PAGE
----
When Debbie Adams and Peter Fleming spotted their future home, it was a mess. An old industrial building on a street of solid family houses in Toronto, “it was a dripping, scary building,” says Adams. “It hadn’t been used for a while, and I think all the kids in the neighborhood thought it was haunted.” The yard was littered with scrap metal and building materials—–and, they soon discovered, dangerous chemicals had seeped into the soil.
But with some cleanup, the land had potential for residential reuse. It was a sound building on a big lot, and the resourceful couple—–Adams is a graphic designer, Fleming a furniture designer and maker—–imagined it as their dream house. “It took some serious determination,” says the slight, intense Fleming. “And possibly a bit of insanity,” says Adams, the more garrulous of the two. Now, after a two-phased, multiyear renovation, the 2,660-square-foot home is standing proof of their vision: It has the high ceilings of a warehouse loft, and the light and gardens of a modern country house.
Adams and Fleming both brought to the renovation a designer’s sensibility. They seem to have gained both a sense of humor and an air of calm through the process of renovation—–which is a good thing, because this wasn’t an easy journey. Before they closed the deal to buy the site, they began an environmental assessment, which revealed two kinds of contamination: rusting oil tanks in the ground and soil containing cinder, a toxic byproduct of coal furnaces that was once a paving material. The upshot was that it needed an $80,000 cleanup that was going to make the project too expensive. But the sellers volunteered to pay for the work themselves in order to complete the sale. “They said they would rather clean up the property and put the money there than put it into capital gains taxes,” Adams recalls.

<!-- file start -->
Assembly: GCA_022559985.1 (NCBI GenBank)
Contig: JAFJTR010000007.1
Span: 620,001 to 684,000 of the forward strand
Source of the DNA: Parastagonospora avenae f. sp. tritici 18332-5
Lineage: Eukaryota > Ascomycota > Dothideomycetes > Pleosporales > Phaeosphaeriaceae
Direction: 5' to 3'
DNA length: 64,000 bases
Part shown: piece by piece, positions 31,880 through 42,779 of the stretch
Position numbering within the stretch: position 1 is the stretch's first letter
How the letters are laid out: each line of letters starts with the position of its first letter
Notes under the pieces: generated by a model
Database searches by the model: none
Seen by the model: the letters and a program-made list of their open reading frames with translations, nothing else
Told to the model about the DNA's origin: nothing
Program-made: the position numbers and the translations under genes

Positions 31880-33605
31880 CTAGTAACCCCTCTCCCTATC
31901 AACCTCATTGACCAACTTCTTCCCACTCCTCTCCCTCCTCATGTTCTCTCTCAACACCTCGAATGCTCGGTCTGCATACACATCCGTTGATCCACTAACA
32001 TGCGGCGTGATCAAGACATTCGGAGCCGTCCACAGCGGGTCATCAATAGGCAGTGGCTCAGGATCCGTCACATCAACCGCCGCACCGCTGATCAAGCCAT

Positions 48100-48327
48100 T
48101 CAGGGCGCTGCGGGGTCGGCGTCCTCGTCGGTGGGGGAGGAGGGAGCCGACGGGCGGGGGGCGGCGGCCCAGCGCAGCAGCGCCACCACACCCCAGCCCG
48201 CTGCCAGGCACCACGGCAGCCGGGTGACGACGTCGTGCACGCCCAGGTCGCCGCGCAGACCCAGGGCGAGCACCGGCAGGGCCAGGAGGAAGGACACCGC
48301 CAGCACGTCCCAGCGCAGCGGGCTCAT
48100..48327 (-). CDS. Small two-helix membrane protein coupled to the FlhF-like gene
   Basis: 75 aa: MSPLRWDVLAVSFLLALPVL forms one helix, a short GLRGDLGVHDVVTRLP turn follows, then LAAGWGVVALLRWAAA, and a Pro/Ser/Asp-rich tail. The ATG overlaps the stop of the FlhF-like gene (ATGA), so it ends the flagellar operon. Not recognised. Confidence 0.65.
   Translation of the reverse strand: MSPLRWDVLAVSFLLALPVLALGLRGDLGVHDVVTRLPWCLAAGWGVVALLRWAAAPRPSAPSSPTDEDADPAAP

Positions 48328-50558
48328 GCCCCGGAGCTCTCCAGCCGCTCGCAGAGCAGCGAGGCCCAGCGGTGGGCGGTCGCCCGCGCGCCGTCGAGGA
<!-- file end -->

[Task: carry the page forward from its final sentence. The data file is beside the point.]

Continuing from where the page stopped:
Once they arrived at an agreement, the real work began: The sellers replaced three feet of topsoil from the entire 60-by-110-foot property, and the couple hired award-winning local practice Levitt Goodman Architects to oversee a quick two-month gut, with sustainability in mind. Partner Janna Levitt and project architects Samantha Scroggie (phase one) and Amanda Reed (phase two) decided to retain most of the old concrete-block building. “We didn’t alter the exterior structure that much, which meant we didn’t have to take much to the landfill,” Fleming says, sitting at the refinished Eames table in their dining room. “We were more or less adding to what was here, rather than tearing stuff down.”
Soon those great bones Adams and Fleming had detected on first seeing the place became readily apparent. “The nice thing about sites like this is that you get anomalies,” says Levitt. “You would never find a lot this wide—–that makes it possible to have a good yard and light on three sides.”